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dight

[dahyt]
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verb (used with object), dight or dight·ed, dight·ing.
  1. Archaic. to dress; adorn.
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Origin of dight

before 1000; Middle English dighten, Old English dihtan to arrange, compose < Latin dīctāre (see dictate); cognate with German dichten
Dictionary.com Unabridged Based on the Random House Unabridged Dictionary, © Random House, Inc. 2018

Examples from the Web for dight

Historical Examples

  • The morning of the Sabbath day—in dight Of many a hallowed strain it comes.

    A Leaf from the Old Forest

    J. D. Cossar

  • Ne'er kiss a man's wife, or dight his knife, for he'll do baith after you.

    The Proverbs of Scotland

    Alexander Hislop

  • But lo, now were they dight in fresh and fair raiment and gleaming war-array.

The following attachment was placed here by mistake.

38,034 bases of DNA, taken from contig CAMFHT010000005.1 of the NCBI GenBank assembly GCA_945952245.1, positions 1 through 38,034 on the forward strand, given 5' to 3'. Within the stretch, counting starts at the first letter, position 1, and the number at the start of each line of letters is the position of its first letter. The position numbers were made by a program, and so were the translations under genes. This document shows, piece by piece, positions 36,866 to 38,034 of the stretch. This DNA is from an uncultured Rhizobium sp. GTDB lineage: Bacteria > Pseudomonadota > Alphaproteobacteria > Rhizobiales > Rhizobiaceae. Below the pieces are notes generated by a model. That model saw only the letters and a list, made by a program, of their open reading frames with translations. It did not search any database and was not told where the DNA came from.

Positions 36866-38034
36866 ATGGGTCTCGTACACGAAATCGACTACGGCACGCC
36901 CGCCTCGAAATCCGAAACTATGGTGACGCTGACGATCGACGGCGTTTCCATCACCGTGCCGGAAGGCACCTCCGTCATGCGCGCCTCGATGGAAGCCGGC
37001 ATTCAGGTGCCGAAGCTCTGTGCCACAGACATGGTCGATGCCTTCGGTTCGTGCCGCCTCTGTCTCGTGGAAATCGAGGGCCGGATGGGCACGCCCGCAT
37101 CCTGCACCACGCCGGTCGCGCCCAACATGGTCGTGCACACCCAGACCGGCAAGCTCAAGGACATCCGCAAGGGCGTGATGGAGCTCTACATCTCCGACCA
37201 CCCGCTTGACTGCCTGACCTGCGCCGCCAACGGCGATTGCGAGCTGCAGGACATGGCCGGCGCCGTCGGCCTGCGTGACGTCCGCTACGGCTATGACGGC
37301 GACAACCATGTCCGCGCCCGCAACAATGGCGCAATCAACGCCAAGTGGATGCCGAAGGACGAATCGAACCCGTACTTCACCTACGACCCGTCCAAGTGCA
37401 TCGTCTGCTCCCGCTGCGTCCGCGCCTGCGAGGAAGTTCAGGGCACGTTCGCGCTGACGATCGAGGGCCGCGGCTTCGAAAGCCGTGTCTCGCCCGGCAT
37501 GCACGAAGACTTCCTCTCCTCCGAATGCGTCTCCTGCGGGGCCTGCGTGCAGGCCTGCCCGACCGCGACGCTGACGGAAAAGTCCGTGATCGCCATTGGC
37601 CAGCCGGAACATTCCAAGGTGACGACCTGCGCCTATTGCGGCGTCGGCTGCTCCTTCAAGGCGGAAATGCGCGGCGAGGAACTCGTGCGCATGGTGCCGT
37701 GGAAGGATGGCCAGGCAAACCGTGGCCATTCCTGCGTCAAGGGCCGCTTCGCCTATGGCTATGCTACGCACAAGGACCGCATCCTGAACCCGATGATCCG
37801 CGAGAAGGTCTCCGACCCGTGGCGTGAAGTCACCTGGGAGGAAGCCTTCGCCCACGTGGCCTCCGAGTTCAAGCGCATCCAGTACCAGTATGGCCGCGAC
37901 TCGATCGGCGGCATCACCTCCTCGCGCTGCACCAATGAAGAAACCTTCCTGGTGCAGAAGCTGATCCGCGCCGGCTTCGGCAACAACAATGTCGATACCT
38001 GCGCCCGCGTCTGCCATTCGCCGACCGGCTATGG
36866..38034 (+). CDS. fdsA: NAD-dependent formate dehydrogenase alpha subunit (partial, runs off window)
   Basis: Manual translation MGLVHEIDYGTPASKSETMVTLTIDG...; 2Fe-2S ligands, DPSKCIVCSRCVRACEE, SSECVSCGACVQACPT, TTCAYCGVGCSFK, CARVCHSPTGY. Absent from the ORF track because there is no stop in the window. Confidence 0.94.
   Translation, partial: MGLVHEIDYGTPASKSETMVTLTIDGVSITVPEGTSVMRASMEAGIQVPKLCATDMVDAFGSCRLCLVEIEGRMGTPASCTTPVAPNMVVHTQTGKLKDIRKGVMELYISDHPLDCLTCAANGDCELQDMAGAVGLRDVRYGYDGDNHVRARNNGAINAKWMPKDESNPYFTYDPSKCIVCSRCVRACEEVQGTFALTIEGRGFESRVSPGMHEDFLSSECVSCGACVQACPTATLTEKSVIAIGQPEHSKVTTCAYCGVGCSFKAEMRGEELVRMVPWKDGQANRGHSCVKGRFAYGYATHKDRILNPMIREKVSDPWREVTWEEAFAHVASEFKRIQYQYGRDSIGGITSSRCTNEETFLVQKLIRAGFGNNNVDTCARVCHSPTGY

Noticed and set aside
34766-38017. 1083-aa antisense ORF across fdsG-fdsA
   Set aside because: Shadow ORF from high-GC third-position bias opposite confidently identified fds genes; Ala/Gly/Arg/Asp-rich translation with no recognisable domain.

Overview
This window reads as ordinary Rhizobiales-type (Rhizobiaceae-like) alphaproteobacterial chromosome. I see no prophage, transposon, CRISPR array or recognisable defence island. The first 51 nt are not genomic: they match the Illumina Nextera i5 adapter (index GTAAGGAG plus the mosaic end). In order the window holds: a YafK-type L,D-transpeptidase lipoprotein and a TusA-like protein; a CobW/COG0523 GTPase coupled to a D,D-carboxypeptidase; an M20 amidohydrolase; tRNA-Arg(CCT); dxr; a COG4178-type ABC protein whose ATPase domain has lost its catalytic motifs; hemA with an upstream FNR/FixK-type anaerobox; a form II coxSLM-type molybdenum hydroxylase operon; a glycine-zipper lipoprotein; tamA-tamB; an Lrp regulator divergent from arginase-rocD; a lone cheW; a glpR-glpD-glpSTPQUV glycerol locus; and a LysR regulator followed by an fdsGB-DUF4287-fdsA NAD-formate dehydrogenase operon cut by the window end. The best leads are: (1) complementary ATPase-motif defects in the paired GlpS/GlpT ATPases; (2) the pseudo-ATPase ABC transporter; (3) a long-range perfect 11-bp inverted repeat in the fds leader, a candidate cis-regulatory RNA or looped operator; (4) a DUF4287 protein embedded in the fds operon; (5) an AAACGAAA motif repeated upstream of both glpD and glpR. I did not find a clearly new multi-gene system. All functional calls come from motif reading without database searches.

• She was not dight to go nor ride She had no joy of the summer-tide.

    Poems by the Way

    William Morris

  • Dight is the participle of the verb to dight, meaning to adorn.


British Dictionary definitions for dight

dight

verb dights, dighting, dight or dighted (tr) archaic
  1. to adorn or equip, as for battle
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Word Origin

Old English dihtan to compose, from Latin dictāre to dictate
Collins English Dictionary - Complete & Unabridged 2012 Digital Edition © William Collins Sons & Co. Ltd. 1979, 1986 © HarperCollins Publishers 1998, 2000, 2003, 2005, 2006, 2007, 2009, 2012

Word Origin and History for dight

v.

"to adorn" (archaic or poetic), Old English dihtan "dictate, appoint, ordain; guide; compose," an early borrowing from Latin dictare "to dictate" (see dictate (v.)).

The Latin word borrowed even earlier into continental Germanic became Old High German dihton "to write compose," German dichten "to write poetry." In Middle English, dight exploded to a vast array of meanings (including "to rule," "to handle," "to abuse," "to have sex with," "to kill," "to clothe," "to make ready," "to repair") till it was one of the most-used verbs in the language, but all senses have faded now into obscurity, dialect, or poetic use.

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Online Etymology Dictionary, © 2010 Douglas Harper